BRAD FEDERMAN OCTOBER 19, 2015
Here are three reasons why you should make time for learning.
“We believe in you. That is why we hired you.”
“We invest in our employees!”
“How am I supposed to do my job when I cannot take time to learn what I need to?”
“This company doesn’t care about me or my development. Produce, produce, produce.”
Wow. What a disconnect. We see that disconnect every day when working with clients. Most clients have the best intent. They spend time creating values, defining a desired culture, and they recruit and hire based on that work. But the problem begins when the actual work must to get completed. We work more hours than we used too. We sleep with our smart phones by our side and take them with us on vacation. We lack the time to think and innovate, let alone go get developed. In addition, we do all of this with less people and resources then in the past.
Employees often cancel professional development courses because they feel too busy, do not want to look uncommitted to their work, or because their manager requests them too (over and over again). The truth is we have a culture of crisis when it comes to developing our employees. We have a turnover in leadership occurring right now and a crop of employees that have not been developed to take those leader’s places. We have employees that have difficulty being proactive and are not consistently sharpening their saws. What will the impact be? Why is this so important?
Here are three paramount reasons:
It will get painful. We are getting more and more calls from clients and prospects in crisis. We have seen mass exoduses, union activity, and significant drops in morale and productivity, increases in sick days and accidents, and more. No one wants a department or a company to grind to a halt, but that is exactly what starts to happen. The culture deteriorates to the point that people are viewed as objects; not consciously of course. But work becomes unbearable and employees feel unappreciated.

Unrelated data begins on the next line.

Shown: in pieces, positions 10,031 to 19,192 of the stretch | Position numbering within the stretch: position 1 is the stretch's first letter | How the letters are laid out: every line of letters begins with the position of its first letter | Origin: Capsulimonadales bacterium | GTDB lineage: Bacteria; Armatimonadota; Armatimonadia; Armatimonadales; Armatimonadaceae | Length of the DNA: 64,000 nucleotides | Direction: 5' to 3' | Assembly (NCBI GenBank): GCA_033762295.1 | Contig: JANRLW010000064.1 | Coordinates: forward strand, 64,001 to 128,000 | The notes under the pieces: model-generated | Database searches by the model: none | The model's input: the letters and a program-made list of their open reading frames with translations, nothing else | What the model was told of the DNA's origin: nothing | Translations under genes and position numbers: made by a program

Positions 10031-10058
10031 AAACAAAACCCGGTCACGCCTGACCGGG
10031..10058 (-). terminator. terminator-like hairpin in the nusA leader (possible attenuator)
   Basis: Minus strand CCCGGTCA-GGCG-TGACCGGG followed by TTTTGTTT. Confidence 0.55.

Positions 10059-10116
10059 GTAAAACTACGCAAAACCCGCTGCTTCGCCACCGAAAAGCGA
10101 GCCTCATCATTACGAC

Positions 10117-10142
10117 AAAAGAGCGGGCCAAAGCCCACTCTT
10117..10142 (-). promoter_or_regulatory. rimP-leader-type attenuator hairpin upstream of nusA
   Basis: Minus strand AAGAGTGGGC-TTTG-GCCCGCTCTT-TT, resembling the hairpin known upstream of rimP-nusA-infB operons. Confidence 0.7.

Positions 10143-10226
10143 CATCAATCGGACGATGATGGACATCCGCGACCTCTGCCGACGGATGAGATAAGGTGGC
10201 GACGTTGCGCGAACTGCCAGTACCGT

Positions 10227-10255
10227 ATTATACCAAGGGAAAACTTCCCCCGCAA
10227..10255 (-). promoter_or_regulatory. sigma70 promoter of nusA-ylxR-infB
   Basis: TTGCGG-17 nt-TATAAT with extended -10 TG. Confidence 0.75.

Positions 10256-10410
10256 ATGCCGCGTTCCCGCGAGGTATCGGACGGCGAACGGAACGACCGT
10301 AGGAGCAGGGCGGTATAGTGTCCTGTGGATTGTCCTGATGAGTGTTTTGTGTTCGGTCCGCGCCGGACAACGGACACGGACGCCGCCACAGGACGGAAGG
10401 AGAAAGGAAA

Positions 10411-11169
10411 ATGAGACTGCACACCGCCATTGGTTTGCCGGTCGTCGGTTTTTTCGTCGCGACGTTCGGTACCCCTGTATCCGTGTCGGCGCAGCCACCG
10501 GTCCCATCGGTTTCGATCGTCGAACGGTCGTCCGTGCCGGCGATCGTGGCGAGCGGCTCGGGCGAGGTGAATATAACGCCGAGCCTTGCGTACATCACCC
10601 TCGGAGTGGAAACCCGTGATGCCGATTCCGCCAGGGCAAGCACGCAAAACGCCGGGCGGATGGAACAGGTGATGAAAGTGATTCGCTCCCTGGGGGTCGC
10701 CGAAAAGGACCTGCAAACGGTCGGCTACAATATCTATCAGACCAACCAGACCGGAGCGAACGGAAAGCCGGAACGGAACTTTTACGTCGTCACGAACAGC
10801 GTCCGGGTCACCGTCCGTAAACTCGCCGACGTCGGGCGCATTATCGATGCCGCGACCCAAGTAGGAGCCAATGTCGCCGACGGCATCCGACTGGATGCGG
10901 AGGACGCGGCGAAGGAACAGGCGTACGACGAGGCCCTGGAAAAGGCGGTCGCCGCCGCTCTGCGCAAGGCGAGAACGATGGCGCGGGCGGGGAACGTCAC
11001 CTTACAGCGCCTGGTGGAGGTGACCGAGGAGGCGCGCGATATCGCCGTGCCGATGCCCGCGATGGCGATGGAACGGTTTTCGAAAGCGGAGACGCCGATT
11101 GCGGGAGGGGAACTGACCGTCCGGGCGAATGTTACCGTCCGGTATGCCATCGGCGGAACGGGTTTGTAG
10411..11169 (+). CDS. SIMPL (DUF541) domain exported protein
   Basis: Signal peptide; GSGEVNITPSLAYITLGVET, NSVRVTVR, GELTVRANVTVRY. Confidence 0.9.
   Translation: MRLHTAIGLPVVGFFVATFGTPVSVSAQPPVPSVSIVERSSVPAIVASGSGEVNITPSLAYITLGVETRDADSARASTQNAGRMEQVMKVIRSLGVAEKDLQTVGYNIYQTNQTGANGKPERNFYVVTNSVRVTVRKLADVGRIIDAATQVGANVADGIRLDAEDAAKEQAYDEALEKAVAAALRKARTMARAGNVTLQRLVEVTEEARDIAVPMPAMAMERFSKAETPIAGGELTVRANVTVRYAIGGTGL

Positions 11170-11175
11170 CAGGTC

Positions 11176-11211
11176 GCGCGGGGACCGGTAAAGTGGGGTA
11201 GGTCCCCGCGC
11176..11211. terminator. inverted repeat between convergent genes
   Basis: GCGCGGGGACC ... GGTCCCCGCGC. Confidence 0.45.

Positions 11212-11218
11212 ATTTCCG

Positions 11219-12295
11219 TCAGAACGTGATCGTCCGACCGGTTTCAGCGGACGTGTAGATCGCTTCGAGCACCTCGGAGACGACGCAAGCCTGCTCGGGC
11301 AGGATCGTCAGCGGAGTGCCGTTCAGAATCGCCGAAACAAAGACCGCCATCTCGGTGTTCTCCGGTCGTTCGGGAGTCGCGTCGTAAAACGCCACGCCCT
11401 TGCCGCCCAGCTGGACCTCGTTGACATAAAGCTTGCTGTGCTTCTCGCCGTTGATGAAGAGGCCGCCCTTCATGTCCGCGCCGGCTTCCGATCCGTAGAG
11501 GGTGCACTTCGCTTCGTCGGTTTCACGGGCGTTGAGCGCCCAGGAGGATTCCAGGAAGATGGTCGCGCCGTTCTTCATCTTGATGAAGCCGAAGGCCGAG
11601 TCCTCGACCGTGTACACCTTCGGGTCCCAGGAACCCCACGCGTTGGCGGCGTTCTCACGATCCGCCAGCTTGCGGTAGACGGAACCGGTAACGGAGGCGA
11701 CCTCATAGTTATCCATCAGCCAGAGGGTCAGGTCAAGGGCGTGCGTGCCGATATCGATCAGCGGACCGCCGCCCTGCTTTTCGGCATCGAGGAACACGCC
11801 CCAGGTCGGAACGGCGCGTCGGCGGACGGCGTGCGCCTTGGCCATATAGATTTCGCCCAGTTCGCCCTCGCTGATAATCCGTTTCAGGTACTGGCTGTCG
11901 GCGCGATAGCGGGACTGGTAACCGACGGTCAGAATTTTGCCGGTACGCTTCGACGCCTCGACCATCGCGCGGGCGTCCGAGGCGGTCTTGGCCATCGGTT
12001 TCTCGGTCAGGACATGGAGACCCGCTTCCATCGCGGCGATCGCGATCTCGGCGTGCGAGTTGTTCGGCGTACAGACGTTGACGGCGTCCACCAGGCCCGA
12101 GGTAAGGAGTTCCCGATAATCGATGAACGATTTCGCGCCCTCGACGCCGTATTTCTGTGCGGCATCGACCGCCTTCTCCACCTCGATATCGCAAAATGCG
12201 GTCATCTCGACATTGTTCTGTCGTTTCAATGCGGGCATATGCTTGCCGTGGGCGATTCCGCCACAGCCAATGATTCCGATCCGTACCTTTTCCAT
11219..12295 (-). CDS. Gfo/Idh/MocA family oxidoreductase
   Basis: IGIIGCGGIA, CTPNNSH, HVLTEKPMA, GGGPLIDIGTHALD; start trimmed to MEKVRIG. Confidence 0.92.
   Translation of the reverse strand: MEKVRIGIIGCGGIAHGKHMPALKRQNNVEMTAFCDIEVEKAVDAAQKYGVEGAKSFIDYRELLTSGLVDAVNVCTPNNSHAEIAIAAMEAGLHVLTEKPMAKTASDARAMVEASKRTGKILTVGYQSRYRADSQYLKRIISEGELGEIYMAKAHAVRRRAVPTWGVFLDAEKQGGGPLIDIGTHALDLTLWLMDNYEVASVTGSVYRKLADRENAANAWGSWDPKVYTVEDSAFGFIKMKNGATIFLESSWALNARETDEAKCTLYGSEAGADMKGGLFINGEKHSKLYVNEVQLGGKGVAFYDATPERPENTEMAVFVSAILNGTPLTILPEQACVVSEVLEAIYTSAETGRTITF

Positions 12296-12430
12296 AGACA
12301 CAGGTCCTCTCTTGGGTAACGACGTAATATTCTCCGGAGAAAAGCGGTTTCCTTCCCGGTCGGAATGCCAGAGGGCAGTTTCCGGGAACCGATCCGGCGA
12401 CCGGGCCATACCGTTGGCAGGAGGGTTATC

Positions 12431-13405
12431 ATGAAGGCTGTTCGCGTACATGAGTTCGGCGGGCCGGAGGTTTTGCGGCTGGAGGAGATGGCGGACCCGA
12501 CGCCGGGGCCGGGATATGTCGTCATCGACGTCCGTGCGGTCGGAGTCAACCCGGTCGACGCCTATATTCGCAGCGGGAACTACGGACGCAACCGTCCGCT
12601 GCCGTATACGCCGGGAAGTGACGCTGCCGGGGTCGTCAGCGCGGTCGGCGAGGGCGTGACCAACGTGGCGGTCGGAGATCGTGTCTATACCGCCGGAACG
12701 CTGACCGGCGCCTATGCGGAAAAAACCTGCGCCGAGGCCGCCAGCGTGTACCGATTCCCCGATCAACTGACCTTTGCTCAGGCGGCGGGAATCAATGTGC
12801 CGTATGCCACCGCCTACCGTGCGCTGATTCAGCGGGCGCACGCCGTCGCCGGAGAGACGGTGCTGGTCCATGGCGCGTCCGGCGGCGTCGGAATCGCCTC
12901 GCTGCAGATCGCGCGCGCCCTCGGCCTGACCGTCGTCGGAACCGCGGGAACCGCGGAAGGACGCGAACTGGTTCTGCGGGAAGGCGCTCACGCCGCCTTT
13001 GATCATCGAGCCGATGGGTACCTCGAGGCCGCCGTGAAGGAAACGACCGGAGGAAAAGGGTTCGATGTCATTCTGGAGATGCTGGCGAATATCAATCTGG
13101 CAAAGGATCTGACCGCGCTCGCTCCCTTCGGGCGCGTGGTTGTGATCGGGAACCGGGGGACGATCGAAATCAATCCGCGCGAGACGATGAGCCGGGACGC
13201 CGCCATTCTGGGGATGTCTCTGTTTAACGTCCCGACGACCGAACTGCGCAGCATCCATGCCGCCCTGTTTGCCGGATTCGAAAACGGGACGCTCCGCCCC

Innovation…forget about it. Innovation and change occur because people can take the time and space to think about things, let ideas percolate, and reflect. Our minds need time to let go of the tasks on our desks and a chance to be creative, free. Most great ideas are thought of when not concentrating on our own tasks, but when we are distracted by something else entirely, on vacation or by accident. The more life experiences we have the more likely we will think differently and in new ways.
Loss of the good…people that is. One of the top reasons people stay with a company is because they feel they are learning and have opportunities. Employees realize that have a 30-50 year window to keep the income rolling in. They have seen their parents and friends lose their jobs. Employees today are more focused on themselves and rightfully so. When staying with an organization is good for both the company and the employee, both parties win. Employees will leave and seek out opportunities to stay sharp and leave your organization with the employees that are fine with being dull—not a good recipe for staying competitive.
It is time that values and culture live and breathe consistently beyond hiring and recruiting. And it starts with allowing time for learning because it makes a clear statement. It tells your employees that you care about their career, their value to the organization, and you appreciate them. That is the bottom-line!
What say you?